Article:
Allen v Browne, Overcoming Yourself


O2 arena, Saturday fight night, under the backdrop of last chance saloon. With the heart jerking fields of gold bellowing out across the arena and the MIND charity parading on his shorts, Dave Allen embarked on his ring walk knowing anything other than a win would mean top level boxing would evade him for years to come.

Waiting in the ring, a former heavyweight world champion Lucas Browne, who is most well-known for knocking out Ruslan Chagaev.

Scale back to 2016 when Browne got the win against Chagaev and Allen had just defeated Jason Gavern, a true gatekeeper of the heavyweight division. RTD in the 4th matched the result of Deontay Wilder 2 years earlier. This echoed a certain potential for Dave Allen. However, in the same year for the WBC international title Allen was defeated by Dillian Whyte. Luiz Ortiz also proved a fight to far.

However, prior to the Whyte fight the fact Allen made it in the ring at all should be regarded as a victory. Various issues from depression to a gambling addiction which at different points left Allen at 22st and also an attempt at his own life. The Ortiz fight taken at only 3 weeks notice due to the financial position he found himself in.

Fast forward to 2018 and Allen’s problems seemed to have not subsided. Taking an away journey to Paris with only 1 spar to face an Olympic gold medallist whilst tackling obesity, then to be stopped in the 10th round. Taking into account the quality of the opposition, the performance was one of grit and guts. On the train home, topless, Allen recalls the moment he decided to retire from the sport. However, thankfully, a decision Allen decided to renege on as 3 wins later seen him headline the O2.


The build-up to the fight was pleasant to say the least. Both proclaimed “fighting men” agreed to share the winner’s takeaway. Allen for Five Guys and Browne for Mcdonalds. However, despite talks of takeaways the pair came into the ring in far better shape than seen previous. Both sporting abs, a far cry from the Browne that came in against Whyte and the Allen that boxed Yoka.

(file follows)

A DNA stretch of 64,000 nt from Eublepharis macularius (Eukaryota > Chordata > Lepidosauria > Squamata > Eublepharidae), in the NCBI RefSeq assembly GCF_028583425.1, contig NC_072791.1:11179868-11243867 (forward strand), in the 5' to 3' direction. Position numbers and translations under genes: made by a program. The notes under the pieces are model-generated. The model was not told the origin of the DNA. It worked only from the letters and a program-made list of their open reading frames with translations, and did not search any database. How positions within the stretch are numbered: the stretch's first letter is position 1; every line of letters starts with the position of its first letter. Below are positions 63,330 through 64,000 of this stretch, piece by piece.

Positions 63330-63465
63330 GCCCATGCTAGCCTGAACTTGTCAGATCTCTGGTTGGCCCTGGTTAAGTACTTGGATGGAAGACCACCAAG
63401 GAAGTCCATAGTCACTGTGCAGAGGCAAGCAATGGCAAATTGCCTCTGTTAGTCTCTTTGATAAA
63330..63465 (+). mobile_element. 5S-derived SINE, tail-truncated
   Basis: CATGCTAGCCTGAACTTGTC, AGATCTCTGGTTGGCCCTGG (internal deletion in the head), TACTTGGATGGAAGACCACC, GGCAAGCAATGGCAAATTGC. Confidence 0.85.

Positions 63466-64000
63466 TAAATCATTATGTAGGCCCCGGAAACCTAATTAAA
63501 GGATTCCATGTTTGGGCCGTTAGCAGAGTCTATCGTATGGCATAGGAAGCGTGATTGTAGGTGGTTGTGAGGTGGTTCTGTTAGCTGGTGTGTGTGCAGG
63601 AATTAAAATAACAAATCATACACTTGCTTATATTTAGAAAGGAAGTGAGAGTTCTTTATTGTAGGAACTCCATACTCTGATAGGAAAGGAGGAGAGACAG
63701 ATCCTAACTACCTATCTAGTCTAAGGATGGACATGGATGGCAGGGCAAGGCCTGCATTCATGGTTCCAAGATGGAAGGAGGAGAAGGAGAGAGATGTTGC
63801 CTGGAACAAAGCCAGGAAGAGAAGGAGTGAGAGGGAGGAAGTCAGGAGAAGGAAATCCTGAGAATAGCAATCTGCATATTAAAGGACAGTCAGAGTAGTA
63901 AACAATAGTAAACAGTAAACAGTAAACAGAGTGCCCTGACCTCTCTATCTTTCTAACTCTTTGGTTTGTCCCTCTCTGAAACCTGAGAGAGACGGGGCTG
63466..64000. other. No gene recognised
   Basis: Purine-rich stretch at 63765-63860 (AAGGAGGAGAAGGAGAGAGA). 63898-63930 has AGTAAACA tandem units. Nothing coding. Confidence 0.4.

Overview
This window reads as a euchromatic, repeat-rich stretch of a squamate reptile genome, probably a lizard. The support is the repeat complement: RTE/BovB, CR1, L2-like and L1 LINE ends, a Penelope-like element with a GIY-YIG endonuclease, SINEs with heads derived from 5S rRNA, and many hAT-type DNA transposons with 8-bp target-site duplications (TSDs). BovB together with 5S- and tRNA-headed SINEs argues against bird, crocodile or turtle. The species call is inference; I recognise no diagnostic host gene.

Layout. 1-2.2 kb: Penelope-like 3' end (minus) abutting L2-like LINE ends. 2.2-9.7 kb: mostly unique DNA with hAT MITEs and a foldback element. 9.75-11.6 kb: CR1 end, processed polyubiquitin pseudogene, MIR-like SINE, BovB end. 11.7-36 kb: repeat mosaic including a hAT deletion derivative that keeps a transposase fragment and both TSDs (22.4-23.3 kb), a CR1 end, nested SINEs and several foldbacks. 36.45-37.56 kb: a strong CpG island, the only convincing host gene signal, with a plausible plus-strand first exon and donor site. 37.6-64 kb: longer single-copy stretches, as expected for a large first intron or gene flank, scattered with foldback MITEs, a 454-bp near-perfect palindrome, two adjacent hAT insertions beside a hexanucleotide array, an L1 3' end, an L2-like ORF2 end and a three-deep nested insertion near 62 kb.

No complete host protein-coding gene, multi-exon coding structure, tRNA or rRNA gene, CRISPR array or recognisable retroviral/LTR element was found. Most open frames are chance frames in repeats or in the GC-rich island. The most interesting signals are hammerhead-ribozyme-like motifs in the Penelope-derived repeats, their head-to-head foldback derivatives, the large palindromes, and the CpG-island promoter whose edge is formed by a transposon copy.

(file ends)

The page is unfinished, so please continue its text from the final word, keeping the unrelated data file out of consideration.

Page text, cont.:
The only concern lingering over the fight was one of a past haunt for Browne and the biggest problem facing boxing today, performance enhancing drugs (PEDs). Allen claimed in fight week that he had not been tested for the fight which we can only assume means Browne was not tested also. With Browne’s previous conviction it left an unyielding doubt in the air.

Demons of the past were certainly forgotten as the Dave Allen entered the ring. He paused for a brief second to look at the crowd before he climbed the rope, almost in bewilderment that despite past issues, thousands had turned out to see him as the main event.

The opening round was cagey, part way through the round Browne took the centre of the ring and started dictating Allen behind the jab. As the bell rang at the end of the first the excitement of the fight prior to the bell had fell back into a realisation that this was a huge fight for both men.


Between round 1 and 2 Allen was stood receiving orders and despite the tention in the crowd he calmly claimed “it’ll come”.

However, as the second round commenced Browne instantly took back the centre of the ring and got behind his jab. Browne was starting to land the uppercut with ease, it become apparent Allen was not moving his head as much as he should, which was a criticism in his loss against Lenroy Thomas. Just as it was starting to look like Allen was being vanquished by the occasion, he started to land back a couple of shots just to break Browne’s rhythm.

Touch of gloves between the two men ended round 2. Scorecards reading 2 to Browne.

Cornermen of Browne making it clear that he is to look for the left hook in round 3. As the round commences the crowd start to increase in volume, chants of there’s only one Dave Allen ring around the arena, a freakish chant considering he lost the first 2 rounds so comfortably.


Round 3 though starting to swing, Allen pushed Browne back with right hand over the top which appeared to damage the nose of Browne. The pain inflicted by the blow seemed to spur on Browne. Prompted into action, Browne over lunged with a right hand leaving a gaping orifice under the elbow which Allen exposed with a clinical left hand.

With the image of blood scattering from Browne’s nose with every gasp of air he tries to inhale, referee Marcus McDonnell ends the bout. Allen had beaten an ex world champion in 3 rounds. A far cry from the man who was sat on that train back from Paris with his mind set on retirement.

Written by Karl, The Straight Hitter

Twitter @hitterstraight


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